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Akron, Ohio, officer shoots 15-year-old boy who was holding a fake gun

Body camera video shows the moment a police officer shot a 15-year old boy immediately after arriving on the scene.
Akron, Ohio officer shoots 15-year-old boy who was holding a fake gun
Posted at 8:52 PM, Apr 10, 2024

A police shooting in Akron, Ohio of a 15-year-old boy is drawing some criticism. Body camera footage released by the department shows the officer ordering Tavion Koonce-Williams to put his hands up.

The officer was responding to reports of a person pointing a gun at houses. Seconds later, the officer fired a single shot, hitting the teen in the hand. Video shows Williams was holding something that looked like a gun when the officer fired, but it turned out to be a toy gun. You can hear Williams on the body camera yelling, "It’s fake, it’s fake!"

Shortly after the incident, Akron police uncuffed Williams and gave him medical treatment. While on the ground Williams told officers, "I'm a good kid bro, I get A's in school. I play football. I just wanted to be safe, my cousin just died."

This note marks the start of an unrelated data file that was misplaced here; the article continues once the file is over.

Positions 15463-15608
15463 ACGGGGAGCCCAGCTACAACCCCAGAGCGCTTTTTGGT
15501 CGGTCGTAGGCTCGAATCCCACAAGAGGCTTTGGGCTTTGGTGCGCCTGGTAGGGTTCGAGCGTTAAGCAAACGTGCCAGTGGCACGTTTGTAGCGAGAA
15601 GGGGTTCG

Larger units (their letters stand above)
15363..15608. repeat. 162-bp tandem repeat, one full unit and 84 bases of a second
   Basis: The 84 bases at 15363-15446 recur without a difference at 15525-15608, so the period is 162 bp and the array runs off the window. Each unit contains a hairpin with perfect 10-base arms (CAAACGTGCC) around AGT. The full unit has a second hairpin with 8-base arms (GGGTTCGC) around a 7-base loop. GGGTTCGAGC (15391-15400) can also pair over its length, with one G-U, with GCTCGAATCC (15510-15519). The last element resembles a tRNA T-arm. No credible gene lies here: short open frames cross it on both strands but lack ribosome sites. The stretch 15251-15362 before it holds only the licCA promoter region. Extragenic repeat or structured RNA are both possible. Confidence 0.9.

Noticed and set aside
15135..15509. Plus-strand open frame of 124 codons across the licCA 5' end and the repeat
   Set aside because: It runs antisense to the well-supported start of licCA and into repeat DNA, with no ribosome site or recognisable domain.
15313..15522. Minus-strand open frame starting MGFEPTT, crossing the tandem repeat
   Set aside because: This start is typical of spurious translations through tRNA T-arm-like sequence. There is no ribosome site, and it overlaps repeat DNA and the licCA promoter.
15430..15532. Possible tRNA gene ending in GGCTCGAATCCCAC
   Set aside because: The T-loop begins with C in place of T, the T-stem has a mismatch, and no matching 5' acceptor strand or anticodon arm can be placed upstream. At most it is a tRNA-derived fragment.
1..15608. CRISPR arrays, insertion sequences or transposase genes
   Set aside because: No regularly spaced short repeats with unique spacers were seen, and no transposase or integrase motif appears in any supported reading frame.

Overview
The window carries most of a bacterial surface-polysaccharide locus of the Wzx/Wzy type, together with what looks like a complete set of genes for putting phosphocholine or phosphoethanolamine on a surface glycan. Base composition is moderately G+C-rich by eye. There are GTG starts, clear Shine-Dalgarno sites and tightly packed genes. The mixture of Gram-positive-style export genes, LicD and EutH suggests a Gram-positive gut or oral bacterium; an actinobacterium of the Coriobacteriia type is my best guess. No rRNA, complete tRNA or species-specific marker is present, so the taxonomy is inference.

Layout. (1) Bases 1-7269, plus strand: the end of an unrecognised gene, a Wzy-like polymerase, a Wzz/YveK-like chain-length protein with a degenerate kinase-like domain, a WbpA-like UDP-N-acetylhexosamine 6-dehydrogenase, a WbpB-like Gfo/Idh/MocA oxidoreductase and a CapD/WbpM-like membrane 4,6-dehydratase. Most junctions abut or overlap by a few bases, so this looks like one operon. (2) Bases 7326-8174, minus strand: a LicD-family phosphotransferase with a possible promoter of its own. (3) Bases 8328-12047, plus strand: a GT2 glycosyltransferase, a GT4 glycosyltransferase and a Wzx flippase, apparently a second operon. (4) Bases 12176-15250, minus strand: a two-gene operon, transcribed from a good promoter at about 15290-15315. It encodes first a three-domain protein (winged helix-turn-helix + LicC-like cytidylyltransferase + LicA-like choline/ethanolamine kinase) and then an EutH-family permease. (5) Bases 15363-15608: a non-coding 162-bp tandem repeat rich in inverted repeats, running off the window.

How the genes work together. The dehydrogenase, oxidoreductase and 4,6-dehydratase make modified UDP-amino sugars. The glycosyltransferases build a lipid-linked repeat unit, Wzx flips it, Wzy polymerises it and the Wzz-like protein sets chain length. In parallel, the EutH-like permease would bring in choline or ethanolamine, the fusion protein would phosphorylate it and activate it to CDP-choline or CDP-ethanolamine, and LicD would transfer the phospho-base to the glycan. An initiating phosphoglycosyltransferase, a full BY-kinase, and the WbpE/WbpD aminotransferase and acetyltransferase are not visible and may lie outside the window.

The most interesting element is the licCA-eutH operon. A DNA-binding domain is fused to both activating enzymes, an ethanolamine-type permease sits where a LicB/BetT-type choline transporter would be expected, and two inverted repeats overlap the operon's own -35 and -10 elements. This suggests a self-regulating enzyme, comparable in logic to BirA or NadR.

Williams' grandmother, Karen Robinson, said she's angry about the shooting and believes police overreacted. Robinson said, "I believe he was just being a boy. I don't believe he was aiming as if to say, 'I'd like to shoot this one.'"

A local community organization said in a statement that the officer should be fired. Police records show the officer involved in the shooting was previously fired from the department in 2021 for several policy violations — including threatening his girlfriend with a firearm.   

He was rehired after a negotiation between the city, the police department and the local police union — which has proven to be a common occurrence in law enforcement across the country.

A Washington Post investigation revealed that from 2006 to 2017, the nation's largest police departments fired at least 1,800 officers then agreed to reinstate more than 450 of those same officers after appeals. A similar study from the Vanderbilt Law Review found about 46% of firings by police departments are reversed in arbitration.

In this case, The Akron police union says it stands by the officer and added that while the public may have concerns about the officer's personnel file, "it does not change the fact [the shooting] was objectively reasonable."

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